They came late, but with an impact: like many other of Franz Schubert’s later chamber music works, his two Piano Trios went far beyond the scope of contemporary music of the time. Inspired by the newly founded trio of his Viennese friends Schuppanzigh, Linke and Bocklet, Schubert created two milestones of the genre that surpassed everything ever before in expressive intensity. The early trio movement D 28 by the fifteen-year-old provides a charming contrast.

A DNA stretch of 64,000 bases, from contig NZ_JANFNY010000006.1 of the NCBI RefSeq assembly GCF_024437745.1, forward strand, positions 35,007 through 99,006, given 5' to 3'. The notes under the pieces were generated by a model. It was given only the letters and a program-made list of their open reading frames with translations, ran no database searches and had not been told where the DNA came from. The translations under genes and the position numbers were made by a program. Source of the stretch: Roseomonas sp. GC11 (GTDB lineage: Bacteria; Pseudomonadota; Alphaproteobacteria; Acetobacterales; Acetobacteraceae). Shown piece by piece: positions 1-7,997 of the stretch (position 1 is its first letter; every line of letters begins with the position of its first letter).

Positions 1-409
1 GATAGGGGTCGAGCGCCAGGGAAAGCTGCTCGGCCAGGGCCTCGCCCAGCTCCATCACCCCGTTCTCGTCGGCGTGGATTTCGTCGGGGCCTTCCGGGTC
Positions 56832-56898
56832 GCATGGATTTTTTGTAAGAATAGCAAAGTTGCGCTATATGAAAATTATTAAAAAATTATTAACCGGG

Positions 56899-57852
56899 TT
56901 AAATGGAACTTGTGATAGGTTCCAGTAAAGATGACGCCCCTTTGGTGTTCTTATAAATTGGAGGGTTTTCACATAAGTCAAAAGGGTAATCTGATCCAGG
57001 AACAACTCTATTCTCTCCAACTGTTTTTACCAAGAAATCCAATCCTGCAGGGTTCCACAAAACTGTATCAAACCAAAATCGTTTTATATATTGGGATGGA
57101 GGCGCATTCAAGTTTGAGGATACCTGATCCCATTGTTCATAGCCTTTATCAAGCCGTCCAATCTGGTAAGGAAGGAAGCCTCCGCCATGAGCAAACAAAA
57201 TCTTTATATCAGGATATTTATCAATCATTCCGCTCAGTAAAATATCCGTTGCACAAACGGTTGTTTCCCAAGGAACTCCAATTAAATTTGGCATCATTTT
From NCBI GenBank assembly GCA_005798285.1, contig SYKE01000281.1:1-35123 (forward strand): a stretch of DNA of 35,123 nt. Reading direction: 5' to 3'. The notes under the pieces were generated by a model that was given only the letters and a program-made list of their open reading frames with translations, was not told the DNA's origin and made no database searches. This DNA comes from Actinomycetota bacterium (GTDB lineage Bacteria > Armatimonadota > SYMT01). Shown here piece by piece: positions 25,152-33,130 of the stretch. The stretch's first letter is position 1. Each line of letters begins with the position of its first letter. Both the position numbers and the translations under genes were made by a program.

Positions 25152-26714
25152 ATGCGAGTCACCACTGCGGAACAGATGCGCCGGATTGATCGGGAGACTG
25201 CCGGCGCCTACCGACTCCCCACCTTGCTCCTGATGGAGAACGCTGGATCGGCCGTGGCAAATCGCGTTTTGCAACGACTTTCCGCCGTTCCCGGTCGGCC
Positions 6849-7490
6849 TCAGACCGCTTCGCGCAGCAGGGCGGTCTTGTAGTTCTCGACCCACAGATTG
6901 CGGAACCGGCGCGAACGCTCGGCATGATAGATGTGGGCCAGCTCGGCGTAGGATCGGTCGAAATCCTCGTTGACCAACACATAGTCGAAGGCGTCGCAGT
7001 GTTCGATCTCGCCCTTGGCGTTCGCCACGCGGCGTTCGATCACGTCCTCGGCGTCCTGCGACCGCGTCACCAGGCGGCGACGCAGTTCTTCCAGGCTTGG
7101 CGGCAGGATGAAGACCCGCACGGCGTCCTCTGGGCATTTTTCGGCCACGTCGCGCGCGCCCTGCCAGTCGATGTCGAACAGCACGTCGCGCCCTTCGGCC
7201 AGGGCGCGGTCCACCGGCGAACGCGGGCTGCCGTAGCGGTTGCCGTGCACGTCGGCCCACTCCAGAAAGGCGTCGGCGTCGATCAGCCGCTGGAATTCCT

Trio for piano, violin and cello No. 1 in B flat major op. 99 D 898;
Sonata Movement in B flat Major D 28;
Trio for piano, violin and cello No. 2 in E flat major op. 100 D 929;
Notturno in E flat major op. 148 D 897;